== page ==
Rapists Say They Rape Because of Mixed Signals, and the Good Men Project Believes Them

The XX Factor
What Women Really Think
Dec. 20 2012 10:48 AM

Rapists Say They Rape Because of Mixed Signals, and the Good Men Project Believes Them

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It's that simple.

Photo by JUSTIN TALLIS/AFP/GettyImages

A brief summary of the current war waging between the Good Men Project and various feminist blogs, most prominently Feministe: GMP, which markets itself as a progressive website exploring masculinity, recently published two articles giving rapists a chance to tell "their side" of the story. The first rapist's story was written by his female friend and titled "Nice Guys Commit Rape Too." The second, penned by the rapist himself, was titled "I'd Rather Risk Rape Than Quit Partying." GMP did not obtain or publish the victims' accounts.

Amanda Marcotte Amanda Marcotte

Amanda Marcotte is a Brooklyn-based writer and DoubleX contributor. She also writes regularly for the Daily Beast, AlterNet, and USA Today

Both articles tout a very old, repeatedly disproven rape myth, which is that rapists rape because they're confused about whether they have consent. Research shows that rapists actually do know what they're doing and target drunk victims in part because they know victims will not be believed if they report. From David Lisak's work, we also know that rapists love to brag about their conquests, though obviously they tend to tell their stories in such a way as to limit the social and legal consequences of their behavior.

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So rapists love to brag about getting one over on their victims. But rapists also spin the truth when faced with potential consequences for their actions by leaning heavily on rape myths about how women send "mixed signals." Reading the stories at GMP with these facts in mind makes for a disturbing experience. A sampling of quotes from Alyssa Royse's attempt to bring nuance to her friend's choice to penetrate a sleeping woman: 

In this particular case, I had watched the woman in question flirt aggressively with my friend for weeks. I had watched her sit on his lap, dance with him, twirl his hair in her fingers. I had seen her at parties discussing the various kinds of sex work she had done, and the pleasure with which she explored her own very fluid sexuality, all while looking my friend straight in the eye.

Only she knows what signals she intended to send out. But many of us can guess the signals he received.....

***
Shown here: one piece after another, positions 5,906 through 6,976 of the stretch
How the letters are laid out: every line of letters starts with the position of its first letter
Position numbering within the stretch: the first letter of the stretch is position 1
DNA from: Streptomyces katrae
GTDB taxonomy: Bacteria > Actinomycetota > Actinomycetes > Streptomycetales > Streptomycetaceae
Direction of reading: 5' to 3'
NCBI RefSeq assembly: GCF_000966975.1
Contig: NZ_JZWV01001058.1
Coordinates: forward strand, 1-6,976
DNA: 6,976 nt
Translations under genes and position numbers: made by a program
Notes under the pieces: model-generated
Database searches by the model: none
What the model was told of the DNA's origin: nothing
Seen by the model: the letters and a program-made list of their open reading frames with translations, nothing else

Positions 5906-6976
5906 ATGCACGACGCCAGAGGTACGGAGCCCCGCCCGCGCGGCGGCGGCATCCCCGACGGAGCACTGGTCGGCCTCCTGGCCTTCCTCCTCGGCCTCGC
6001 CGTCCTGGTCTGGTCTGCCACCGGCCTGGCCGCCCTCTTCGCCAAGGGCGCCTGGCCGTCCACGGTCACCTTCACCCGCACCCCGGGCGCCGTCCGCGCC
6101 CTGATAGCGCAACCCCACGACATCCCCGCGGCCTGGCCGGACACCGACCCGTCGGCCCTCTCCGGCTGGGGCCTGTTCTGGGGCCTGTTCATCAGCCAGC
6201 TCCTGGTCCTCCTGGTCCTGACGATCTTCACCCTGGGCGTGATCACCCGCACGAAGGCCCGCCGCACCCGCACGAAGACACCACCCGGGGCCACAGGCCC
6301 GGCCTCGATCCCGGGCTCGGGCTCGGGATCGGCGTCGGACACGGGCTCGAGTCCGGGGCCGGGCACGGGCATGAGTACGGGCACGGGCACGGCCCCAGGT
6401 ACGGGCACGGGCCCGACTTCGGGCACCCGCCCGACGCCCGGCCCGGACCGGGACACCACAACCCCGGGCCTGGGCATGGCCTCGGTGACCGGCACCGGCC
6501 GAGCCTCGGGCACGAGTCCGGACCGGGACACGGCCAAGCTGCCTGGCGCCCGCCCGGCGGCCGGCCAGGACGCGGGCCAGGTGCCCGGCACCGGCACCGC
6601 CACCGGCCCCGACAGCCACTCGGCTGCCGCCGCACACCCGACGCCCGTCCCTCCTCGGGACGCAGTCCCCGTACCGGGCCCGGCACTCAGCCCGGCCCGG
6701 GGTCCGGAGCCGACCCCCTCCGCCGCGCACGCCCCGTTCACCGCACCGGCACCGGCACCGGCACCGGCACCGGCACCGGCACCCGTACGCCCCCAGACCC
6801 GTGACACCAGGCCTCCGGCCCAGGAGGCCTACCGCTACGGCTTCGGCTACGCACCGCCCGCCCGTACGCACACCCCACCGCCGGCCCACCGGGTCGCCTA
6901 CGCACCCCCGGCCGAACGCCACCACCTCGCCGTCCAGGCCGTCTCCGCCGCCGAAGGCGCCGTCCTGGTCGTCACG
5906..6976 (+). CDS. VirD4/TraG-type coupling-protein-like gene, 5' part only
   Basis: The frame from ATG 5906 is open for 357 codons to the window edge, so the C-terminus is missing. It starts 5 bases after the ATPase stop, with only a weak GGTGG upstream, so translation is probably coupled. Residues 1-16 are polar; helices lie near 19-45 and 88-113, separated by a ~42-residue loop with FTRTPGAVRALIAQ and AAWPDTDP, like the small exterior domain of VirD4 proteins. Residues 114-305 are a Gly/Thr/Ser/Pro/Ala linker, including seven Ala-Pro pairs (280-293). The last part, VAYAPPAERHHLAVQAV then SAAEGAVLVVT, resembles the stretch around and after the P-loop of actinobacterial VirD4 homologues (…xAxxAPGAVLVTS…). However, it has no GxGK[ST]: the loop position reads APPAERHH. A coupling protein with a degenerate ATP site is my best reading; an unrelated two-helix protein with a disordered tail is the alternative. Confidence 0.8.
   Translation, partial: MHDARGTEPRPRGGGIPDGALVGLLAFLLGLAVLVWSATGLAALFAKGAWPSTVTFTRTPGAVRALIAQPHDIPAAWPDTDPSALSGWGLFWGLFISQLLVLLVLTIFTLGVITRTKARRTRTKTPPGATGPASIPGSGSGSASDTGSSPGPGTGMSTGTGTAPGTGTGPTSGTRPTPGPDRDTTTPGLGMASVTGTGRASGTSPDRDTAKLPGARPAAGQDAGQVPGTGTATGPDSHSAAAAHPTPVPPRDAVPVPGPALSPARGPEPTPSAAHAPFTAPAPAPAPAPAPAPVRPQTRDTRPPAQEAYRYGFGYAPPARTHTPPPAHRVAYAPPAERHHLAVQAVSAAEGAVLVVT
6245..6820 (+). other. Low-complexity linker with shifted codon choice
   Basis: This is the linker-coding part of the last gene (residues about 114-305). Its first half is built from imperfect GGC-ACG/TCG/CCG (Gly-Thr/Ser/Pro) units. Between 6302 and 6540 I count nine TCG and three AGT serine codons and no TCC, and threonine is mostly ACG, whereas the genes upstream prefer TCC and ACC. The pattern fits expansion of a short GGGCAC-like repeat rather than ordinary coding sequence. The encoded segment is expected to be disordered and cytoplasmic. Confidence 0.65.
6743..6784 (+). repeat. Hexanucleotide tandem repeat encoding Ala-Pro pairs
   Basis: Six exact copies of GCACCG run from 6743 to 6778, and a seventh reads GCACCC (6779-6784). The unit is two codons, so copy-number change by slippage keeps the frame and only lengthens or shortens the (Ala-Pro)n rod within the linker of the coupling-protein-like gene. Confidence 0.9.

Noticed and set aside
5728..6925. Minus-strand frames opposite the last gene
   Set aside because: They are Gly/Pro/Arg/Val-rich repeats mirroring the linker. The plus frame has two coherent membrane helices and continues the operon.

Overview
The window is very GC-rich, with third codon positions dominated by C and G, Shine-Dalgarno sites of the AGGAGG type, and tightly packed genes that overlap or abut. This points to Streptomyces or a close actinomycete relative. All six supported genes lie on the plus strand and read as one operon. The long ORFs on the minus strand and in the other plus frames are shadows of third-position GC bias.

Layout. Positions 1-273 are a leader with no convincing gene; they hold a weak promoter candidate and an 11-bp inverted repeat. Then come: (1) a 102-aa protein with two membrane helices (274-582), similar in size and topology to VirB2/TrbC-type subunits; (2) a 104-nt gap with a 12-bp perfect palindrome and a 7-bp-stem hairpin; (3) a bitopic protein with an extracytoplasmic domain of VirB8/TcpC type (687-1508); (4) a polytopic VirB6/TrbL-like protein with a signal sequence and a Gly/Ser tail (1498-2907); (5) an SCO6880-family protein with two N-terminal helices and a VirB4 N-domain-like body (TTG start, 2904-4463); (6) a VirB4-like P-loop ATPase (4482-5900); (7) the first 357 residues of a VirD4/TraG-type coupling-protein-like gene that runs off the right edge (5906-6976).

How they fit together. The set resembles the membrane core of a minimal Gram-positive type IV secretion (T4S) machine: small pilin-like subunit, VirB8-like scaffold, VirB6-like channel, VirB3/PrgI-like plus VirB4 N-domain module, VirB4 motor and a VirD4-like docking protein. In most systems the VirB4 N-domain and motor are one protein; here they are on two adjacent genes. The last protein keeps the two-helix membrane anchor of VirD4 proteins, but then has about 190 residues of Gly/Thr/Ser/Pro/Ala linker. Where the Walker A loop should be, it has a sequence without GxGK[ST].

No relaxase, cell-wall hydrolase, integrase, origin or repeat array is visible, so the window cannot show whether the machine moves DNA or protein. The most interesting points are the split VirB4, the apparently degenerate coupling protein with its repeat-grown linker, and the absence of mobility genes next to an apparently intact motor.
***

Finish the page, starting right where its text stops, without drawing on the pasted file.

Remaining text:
But if something walks like a fuck and talks like fuck, at what point are we supposed to understand that it’s not a fuck?

Notice she did not say "sleeps like a fuck," because someone can't actually do that.

From the anonymous rapist's story, explaining how he just gets a little overexcited when drunk and concerns about consent fly out the window:

With what I’ve learned as an adult, I’m pretty sure I’m technically a rapist. Technically nothing. One woman told me herself. Our encounter was years before—I’d been in a drinking contest and she’d been drinking and flirting with me (yes, actually flirting) all evening. As blurry and fucked-up as I was, I read her kiss of congratulation to me as a stronger signal than it was, and with friends hooting and cheering us on, I pressed her up against a wall and… well.....

The ones that bother me are the ones where I got loaded, had some fun with a lady, and then she never wanted to contact me again. Messages go unanswered, social contact is dropped.

Roundly attacked, GMP rationalized publishing these pieces by claiming an educational motive—that airing these stories can help us all better understand rape—with a whiff of accusing their critics of living in a fantasy world: "But the real world is a harsh, cold place full of mixed messages, drunken desire, Ecstasy-fueled touching, and the rush of cocaine. The real world is a place where 'no means no' simply isn’t enough," wrote GMP senior editor Joanna Schroeder. Education is a great thing, of course! But it can't really be accomplished by giving unchallenged voice to known violent criminals who have a good reason to lie about their motives. People such as rapists.

It's hard to believe the people at GMP could be naive enough to think that rapists are a good source for the unvarnished truth about rape. Which leaves us with the other explanation: That far from being a progressive website, GMP is now in the business of defending rape.

"Guys tell us all the time they are confused by the signals that society sends them," GMP publisher Lisa Hickey told me when I reached out for further explanation. "Not just about rape, not just about sexuality, but even about what it means to be a man, about what it means to be good." Let me clear it up for all the supposedly confused guys out there: If you want to be "good," don't insert your penis into a sleeping woman. That's rape.